Here's How And Where Victims Of AI Deepfake Scams Can Seek Remedy

Here's How And Where Victims Of AI Deepfake Scams Can Seek Remedy
Facial-recognition technology is operated at Argus Soloutions | Getty Images | Photo by Ian Waldie

Generative Artificial Intelligence tools have turned out to be both useful and harmful for people in recent times. These powerful programs can create image, video, and voice replicas of real people which are now increasingly being exploited by scamsters across the globe. Recently, a Hong Kong-based company lost $25 million in an AI Deepfake scam. However, even with the increasing number of such scams, jurisdictions across the world are falling behind in regulating AI and offering remedies to the victims of such scams. However, there are a few things that victims can do, depending on the nature of the scam and their country of residence.


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Victims of scams that are promoted on social media can technically seek damages from the platform that hosted the scam. This, however, may not work in the US as platforms are explicitly shielded from liability because they act as conduits of content only.

In other countries, like Australia, this protection does not exist. According to a Tech Explore report, the Australian Competition and Consumer Commission (ACCC) has taken Meta to court to hold its social media platforms (Facebook, Instagram) liable for deepfake crypto scams if they actively target the ads to possible victims, according to the report.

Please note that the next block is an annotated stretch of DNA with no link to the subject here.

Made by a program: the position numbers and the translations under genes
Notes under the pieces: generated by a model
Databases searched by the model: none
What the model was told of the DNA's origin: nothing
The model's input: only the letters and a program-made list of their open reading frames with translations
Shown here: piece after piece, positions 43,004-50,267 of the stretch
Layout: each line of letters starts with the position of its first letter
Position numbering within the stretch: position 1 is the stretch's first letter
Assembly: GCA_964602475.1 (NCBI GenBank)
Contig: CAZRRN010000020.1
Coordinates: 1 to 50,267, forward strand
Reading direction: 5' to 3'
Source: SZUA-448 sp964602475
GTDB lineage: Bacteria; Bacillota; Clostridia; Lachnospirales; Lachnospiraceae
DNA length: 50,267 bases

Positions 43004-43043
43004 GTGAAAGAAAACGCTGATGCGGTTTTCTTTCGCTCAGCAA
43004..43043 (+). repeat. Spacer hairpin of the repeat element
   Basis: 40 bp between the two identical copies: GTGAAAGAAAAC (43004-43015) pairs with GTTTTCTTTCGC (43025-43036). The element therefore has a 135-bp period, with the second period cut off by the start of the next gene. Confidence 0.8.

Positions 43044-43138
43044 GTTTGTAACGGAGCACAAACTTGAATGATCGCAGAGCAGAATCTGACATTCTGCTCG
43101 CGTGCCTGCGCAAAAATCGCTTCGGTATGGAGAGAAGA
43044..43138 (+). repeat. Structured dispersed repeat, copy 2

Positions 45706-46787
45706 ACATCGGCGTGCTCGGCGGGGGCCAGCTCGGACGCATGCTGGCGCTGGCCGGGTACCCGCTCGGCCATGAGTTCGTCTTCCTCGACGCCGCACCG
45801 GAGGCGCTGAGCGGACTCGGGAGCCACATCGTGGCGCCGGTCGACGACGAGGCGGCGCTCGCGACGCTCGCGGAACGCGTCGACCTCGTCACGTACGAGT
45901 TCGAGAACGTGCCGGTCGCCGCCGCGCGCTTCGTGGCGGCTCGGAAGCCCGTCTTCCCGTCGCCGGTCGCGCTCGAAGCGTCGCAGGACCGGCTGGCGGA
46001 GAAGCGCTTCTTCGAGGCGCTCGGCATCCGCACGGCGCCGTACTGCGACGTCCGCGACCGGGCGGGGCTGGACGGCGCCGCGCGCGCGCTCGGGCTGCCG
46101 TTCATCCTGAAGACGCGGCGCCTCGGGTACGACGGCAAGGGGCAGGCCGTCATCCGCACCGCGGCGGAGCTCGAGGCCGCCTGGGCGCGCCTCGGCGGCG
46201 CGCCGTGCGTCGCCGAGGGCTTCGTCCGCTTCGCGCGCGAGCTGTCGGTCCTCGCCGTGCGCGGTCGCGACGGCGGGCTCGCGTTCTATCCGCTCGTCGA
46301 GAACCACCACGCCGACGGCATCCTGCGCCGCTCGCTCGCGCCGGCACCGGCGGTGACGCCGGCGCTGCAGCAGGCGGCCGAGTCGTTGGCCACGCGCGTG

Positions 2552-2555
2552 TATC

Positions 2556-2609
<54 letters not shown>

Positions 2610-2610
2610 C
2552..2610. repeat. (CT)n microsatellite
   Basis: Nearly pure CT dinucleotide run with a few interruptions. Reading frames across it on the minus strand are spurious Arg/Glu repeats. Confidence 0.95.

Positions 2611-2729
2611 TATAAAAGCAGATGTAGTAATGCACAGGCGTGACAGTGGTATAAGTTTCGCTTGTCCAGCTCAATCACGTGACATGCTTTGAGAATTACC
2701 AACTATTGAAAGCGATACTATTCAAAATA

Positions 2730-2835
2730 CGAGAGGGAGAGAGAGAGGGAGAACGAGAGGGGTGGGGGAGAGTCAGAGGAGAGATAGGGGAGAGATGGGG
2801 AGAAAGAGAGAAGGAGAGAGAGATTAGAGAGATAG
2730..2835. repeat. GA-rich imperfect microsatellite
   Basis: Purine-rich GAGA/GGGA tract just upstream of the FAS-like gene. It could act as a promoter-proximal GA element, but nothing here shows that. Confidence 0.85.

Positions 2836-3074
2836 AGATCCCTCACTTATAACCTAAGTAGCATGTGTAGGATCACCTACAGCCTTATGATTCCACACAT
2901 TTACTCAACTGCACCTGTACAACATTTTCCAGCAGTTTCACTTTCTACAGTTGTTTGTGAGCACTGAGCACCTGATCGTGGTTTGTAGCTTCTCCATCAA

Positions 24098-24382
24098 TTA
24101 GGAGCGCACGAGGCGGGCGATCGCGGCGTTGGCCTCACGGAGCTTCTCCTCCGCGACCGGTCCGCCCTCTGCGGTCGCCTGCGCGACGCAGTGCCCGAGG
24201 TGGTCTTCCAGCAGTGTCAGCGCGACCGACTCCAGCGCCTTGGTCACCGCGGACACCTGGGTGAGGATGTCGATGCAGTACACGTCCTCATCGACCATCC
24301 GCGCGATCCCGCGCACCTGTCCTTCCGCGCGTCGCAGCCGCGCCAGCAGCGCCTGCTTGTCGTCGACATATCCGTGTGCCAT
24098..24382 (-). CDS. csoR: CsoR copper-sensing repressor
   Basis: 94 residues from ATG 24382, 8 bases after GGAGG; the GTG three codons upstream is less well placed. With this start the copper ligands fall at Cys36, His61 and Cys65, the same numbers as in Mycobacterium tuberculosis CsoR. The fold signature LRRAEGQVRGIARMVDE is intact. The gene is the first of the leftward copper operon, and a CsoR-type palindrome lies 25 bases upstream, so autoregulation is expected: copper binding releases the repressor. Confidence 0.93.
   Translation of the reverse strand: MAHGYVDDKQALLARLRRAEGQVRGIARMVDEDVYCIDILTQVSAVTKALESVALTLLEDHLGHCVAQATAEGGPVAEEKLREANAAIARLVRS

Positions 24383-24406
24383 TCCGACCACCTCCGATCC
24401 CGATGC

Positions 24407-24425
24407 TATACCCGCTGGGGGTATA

Thus, it might soon become a legal obligation for the platform to be accountable for scams promoted through them.

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Victims can also seek damages from banks and ask for a payment reversal or refund of the lost amount. For instance, in the UK, a pensioner who lost his entire savings to a crypto scam was refunded by his bank. In this case, it was argued that banks have some inherent responsibility to protect their customers from scams.

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Further in Australia, the ACCC and others have presented proposals for a scheme that would mandate banks to reimburse victims of payment scams at least in some circumstances.

Currently, the makers of generative AI tools are not legally obliged to take any responsibilty if their tools are used for fraud or deception. They have no duty or responsibility towards protecting people from the dangerous or unlawful use of their tools.

However, this may change soon, as the recently proposed EU AI Act obligates the providers of generative AI tools to design their tools in such a way that the content generated by the tools can be easily detected.

The proposed legislation could force companies to add digital watermarking, and other means to protect people. However, the effectiveness of the proposed act is still being debated. 


Prevention is better than cure thus, people should take all the necessary steps to safeguard themselves from deepfake scams. Here are a few things that people can do to be safe.

1. Business owners should ensure that all of their employees are well versed with deepfake content and the latest scams.

2. People should make sure that their family members, especially the less tech-savvy people know about deepfake scams and how they work.

3. It is advised to keep a tab on the latest deepfake scams and other such scams that are circulating on social media or other platforms.

4. Always verify any call or message that involves making a monetary transaction.


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